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Last Sunday, my oh-so-talented husband was gone from the house for 12 hours straight doing church- and music-related activities.  Then it’s back to work Monday-Wednesday, with a band concert thrown in there, and a trip out of town for three days, then a potluck at church on Sunday, followed by musical orchestra rehearsal, and then we get to Memorial Day, where he will have to mow the yard (he doesn’t know this is on his To Do list for that day!).  I’m sure your calendar is the same way – filled up with lots of good and productive things to do.  Are any of these things bad?  No, not inherently.   

However, they can become harmful, much as Satan’s fiery darts spread flames.  As I’ve learned from Dave Ramsey and our Financial Peace University material, if you spend money on ABC, you DON’T have money to spend on XYZ.  The same goes for time.  If you spend time away from home, you aren’t spending time at home.  Makes sense, right?

Ephesians 6:12 (NIV) says, “For our struggle is not against flesh and blood, but against the rulers, against the authorities, against the powers of this dark world and against the spiritual forces of evil in the heavenly realms.” 

One of Satan’s most effective ways of winning the war between good and evil is to attack our families, breaking them down little by little.  Sometimes it’s a job loss, sometimes it’s laziness, sometimes it’s a devastating illness, sometimes it’s just never being together as a family.  We need to identify which dart he is throwing at our own families so we can defend ourselves against him. 

So once you identify the weakness, how do you ward off the “fiery darts?”  These are what I do to protect my marriage and my family:

1.) Schedule your “together time.”  Whether that is family time or husband-wife time, you need to keep that session intact, and it needs to happen every day (personally, I think you need both).  One baby-raising book I read recently said that Mommy and Daddy should have “Couch Time,” where they sit and talk to each other in a face-to-face conversation on the couch, before bedtime, where the kids can see.  Nothing should interrupt (phones, tv, kids) this sharing time.  This shows the children how important your marriage is, and how your spouse comes first, even before they do.

2.) Just say no.  There are so many wonderful opportunities for us to use our talents and gifts.  Sadly, Satan uses these (through guilt or other destructive emotions) to his advantage and our disadvantage.  Back to last Sunday, I think in hindsight, we should have said no to the things we had control over.

3.) Consider what you would give up to take on whatever is presented.  Is it worth giving up family time?  Is it worth neglecting your personal devotional time?  Is it worth skipping your exercise time?

4.) Pray for guidance.  Psalm 25:9 “He guides the humble in what is right and teaches them his way.”

5.) Forget about others’ expectations of you.  This is one of Satan’s most destructive tools for me, personally.  What will so-and-so think if I do this?  Or what will they think if I don’t do this?  You have to do what is best for you and for your family.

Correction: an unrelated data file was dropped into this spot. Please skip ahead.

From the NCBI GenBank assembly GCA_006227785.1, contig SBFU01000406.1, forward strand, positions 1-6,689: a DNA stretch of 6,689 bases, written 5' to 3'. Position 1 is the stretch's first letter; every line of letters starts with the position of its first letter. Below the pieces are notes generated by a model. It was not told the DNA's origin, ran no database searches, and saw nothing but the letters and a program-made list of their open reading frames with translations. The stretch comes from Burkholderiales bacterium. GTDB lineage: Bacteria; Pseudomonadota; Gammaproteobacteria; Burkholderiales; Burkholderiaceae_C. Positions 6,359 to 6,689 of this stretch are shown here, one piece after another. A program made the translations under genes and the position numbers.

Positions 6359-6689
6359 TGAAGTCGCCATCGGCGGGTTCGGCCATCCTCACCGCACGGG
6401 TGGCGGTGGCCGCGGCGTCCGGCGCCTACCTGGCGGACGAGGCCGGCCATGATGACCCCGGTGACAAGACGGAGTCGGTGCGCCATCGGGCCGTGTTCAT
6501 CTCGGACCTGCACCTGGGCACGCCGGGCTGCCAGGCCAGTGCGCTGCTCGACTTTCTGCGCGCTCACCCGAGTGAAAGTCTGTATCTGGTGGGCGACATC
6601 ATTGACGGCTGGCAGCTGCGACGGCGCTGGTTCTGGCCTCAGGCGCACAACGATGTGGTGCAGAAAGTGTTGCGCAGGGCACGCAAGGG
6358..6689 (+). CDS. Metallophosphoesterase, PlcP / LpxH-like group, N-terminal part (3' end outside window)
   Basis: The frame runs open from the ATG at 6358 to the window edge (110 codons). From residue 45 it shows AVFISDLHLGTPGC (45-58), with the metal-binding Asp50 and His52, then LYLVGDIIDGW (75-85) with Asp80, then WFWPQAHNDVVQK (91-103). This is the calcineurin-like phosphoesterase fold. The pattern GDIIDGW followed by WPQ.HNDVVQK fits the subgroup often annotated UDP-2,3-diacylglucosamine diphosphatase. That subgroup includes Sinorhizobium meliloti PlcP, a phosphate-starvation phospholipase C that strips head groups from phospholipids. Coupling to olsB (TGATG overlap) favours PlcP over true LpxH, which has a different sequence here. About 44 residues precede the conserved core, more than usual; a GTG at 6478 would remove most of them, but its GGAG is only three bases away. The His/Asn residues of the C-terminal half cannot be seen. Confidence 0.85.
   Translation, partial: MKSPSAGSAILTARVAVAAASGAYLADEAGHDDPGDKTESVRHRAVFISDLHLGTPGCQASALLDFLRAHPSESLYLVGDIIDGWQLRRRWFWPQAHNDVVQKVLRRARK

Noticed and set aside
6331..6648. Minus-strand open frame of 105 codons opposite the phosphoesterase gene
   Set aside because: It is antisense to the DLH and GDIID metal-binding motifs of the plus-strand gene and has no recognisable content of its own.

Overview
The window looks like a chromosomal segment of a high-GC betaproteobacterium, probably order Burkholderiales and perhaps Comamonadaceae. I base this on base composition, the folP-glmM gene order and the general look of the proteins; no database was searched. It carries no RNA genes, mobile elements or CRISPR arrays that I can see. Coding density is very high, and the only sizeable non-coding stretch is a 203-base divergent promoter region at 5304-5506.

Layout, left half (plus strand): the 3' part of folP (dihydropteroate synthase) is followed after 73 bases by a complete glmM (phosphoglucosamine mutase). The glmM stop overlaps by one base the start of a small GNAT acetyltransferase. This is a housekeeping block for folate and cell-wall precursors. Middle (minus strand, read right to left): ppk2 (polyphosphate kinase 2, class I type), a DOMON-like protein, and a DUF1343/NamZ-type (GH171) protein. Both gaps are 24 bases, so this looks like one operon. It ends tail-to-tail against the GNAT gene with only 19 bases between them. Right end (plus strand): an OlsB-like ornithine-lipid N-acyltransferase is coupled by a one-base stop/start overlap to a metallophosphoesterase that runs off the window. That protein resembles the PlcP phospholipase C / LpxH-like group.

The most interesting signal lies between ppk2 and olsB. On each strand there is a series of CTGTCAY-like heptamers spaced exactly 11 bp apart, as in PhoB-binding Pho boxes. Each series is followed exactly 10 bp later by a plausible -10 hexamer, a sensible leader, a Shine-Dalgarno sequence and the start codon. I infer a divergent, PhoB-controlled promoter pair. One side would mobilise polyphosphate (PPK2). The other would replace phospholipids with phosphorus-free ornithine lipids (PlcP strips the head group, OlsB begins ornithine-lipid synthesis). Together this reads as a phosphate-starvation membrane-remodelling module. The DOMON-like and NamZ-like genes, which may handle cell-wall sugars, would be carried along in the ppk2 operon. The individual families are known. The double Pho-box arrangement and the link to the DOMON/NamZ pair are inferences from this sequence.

I’m no expert in family dynamics, by any stretch of the imagination, but I do want to share what we are doing and how we have been blessed.  Protect your family as you would protect your home.  Lock things out that need to stay out, and lock things in that need to stay in.  In doing so, God will bless you exceedingly abundantly more than you could ever ask or imagine.  – Ephesians 3:20-21

Making Memories

I just heard a spot on the radio advertising Dallas as a great family vacation spot.  The tag line was, “Vacations don’t last, but the memories do,” or something along those lines.  This got me thinking about my own mantra, of late: making memories with my family.

This past weekend, Guitardude, Pride&Joy and I went to our favorite place on Earth: Searcy, AR.  Why Searcy?  Because it is home to our beloved alma mater, Harding University.  Every year on Easter weekend, Harding hosts Spring Sing, a huge production of singing, costumes, jazz band, and “choreography.”  It is usually the highlight of our pilgrimage, but this year, we didn’t even get tickets to the show.

This year’s trip was more a social visit than anything else.  We introduced P&J to our former music professors, we caught up with some former students of ours, and we made time to visit with our friends who live in Searcy.  I think fellowship – camaraderie – is one of the biggest and richest blessings God gives us.

A few weeks ago, Guitardude, P&J and I traveled to my parents’ home to visit with them and my brother’s family.  Usually, we all just sit around and watch tv while the kids play.  This trip, however, I wanted to make memories: I wanted the kids to remember that time we did XYZ activity with Aunt Guitargal and Uncle Guitardude.  So I organized a trip to the movies, which just so happened to be the first time one of my nieces had ever been to a movie theater!  Now she will remember her first trip to the movies was with Aunt Guitargal.

Next trip, we are celebrating our November birthdays in June with a big shrimp boil!  We will make some wonderful memories then, I’m sure!

What do you to do make memories with your loved ones?  Do you snap a picture at every outing?  Do you scrapbook?  Do you visit every theme park in America?  

“Now to Him who is able to do exceedingly abundantly more than we could ever ask or imagine, to Him be the glory…” ~Ephesians 3:20-21